Psyc A - week 3

What is a neuron?
Neuron's are the basic building block of the nervous system
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What is a soma?
The cell body
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What are dendrites?
Dendrites are specialising receiving units like antennae that collect messages from neighbouring neurons and the them on tho the cell body
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What is the axon?
The axon conduct electrical impulses away from the cell body to other neurons, muscles or glands
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What is the resting potential?
around 70millivolts
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What is the action potential?
The electrical shift, which lasts about a millisecond - nerve impulse -70 to +40 millivolts
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What is the absolute refractory period?
The membrane is not excitable and cannot discharge another impluse
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Describe the all-or-none law
Action potentials occur at a uniform and maximum intensity or they do not occur at all
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Describe graded potentials
Changes in the negative resting potential that do not reach -50 millivolt action potential threshold
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What is the myelin sheath?
a whitish, fatty insulation layer derived from glial cells during development
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What is the synaptic space?
A tiny gap between the axon terminal and the next neuron
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What are neurotransmitters?
Chemical substances that carry messages across the synaptic space to other neurons, muscles or glands
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What are synaptic vessels?
Chambers within the axon termianls
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What are receptor sites?
Large protein molecules embedded in the receiving neuron's cell membrane
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What is reuptake?
In which the trasnmitter molecules are taken back into the pre-synaptic axon terminals
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What is acetylcholine (ACh)?
a neurotransmitter involved in muscles activity and memory
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What are neuromodulators?
Have a more widespread and generalised influence on synaptic transmission
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What are psychoactive drugs?
Chemicals that produce alterations in consciousness, emotion and behaviour
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What are sensory neurons?
Carry input messages from the sense organs to the spinal cord and brain
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What are Motor neurons?
Transmit output impluses from the brain and spinal cord to the body's muscles and organs
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What are interneurons?
Perform connective or associative functions within the nervous system
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What is the peripheral nervous system?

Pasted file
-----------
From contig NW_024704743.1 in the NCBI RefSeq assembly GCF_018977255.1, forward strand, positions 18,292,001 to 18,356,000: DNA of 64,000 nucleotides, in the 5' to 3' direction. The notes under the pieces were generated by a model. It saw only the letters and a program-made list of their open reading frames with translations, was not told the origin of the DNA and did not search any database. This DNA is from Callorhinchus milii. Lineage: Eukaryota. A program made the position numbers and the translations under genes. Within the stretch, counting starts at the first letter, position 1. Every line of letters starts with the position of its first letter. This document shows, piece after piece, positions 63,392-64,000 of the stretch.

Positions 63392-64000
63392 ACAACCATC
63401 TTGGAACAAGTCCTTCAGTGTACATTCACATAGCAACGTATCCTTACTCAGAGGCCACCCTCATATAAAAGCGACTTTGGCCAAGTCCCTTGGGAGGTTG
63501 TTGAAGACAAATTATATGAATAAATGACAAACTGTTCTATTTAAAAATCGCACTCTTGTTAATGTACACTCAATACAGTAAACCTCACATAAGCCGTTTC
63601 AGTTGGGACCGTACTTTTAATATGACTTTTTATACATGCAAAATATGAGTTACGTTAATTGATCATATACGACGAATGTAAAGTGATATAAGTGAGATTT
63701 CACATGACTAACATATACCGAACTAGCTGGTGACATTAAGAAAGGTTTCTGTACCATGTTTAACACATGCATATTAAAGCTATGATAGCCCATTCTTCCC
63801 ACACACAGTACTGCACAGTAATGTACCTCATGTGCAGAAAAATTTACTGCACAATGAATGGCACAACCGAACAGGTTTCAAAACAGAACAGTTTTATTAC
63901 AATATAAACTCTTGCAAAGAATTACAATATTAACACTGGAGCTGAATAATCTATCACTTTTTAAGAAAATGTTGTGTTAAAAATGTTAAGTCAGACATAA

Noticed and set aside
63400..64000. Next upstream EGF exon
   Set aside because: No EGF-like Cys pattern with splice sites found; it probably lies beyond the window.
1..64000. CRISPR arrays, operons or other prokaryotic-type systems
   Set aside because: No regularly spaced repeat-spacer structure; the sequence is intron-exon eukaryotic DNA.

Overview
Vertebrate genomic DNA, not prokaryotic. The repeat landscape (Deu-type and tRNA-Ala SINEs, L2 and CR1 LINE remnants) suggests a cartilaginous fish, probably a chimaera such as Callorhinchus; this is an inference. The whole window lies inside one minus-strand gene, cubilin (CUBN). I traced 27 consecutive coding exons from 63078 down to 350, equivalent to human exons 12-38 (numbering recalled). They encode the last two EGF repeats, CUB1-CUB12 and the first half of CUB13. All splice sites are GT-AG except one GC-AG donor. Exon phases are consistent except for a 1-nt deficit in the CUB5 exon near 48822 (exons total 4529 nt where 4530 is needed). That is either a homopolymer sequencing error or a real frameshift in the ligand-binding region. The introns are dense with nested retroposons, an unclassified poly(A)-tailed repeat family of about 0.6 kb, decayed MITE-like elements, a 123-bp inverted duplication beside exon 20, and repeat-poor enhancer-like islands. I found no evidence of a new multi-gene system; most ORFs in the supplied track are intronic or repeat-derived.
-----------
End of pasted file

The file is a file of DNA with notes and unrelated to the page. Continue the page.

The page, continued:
Conatins all neural structures that lie outside of the brain and spinal cord
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What is the somatic nervous system?
Consists of sensory neurons that are specialised to transmit from the eyes, ears and other sensory receptors, an dmotor neurons that send messages from the brain and spinal cord to the muscles that control voluntary movements
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What is the automatic nervous system?
Which senses the body's internal functions and the controls the glands amd the smooth (involuntary) muscles that form the heart, the blood vessels an the lining of the stomach and intestines
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What is the sympathetic nervous system?
Has an activation or arousal function and it tends to act as a total unit
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What is the parasympathetic nervous system?
Is far more specific in its opposing actions, affecting one or a few organs at a time. In general, it slows the body down processes and maintains a state of tranquility
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What is homeostasis?
A delicately balanced or constant internal state
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What is the Enteric nervous system?
Is a unique system that acts exclusively on the gastrointestinal tract
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What is the central nervous system?
Contains the brain and spinal cord, which connects most parts of the peripheral nervous system with the brain
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What is (EEG) electroencephalograph?
measures the activity of large groups of neurons through a series of large electrodes placed on the scalp
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What is (CT or CAT) Computerised axial tomography?
Uses x-ray technology to study brain structures
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What is (MRI) Magnetic resonance imaging?
Creates images based on how atoms in living tissue respond to a magnetic pulse delivered by the device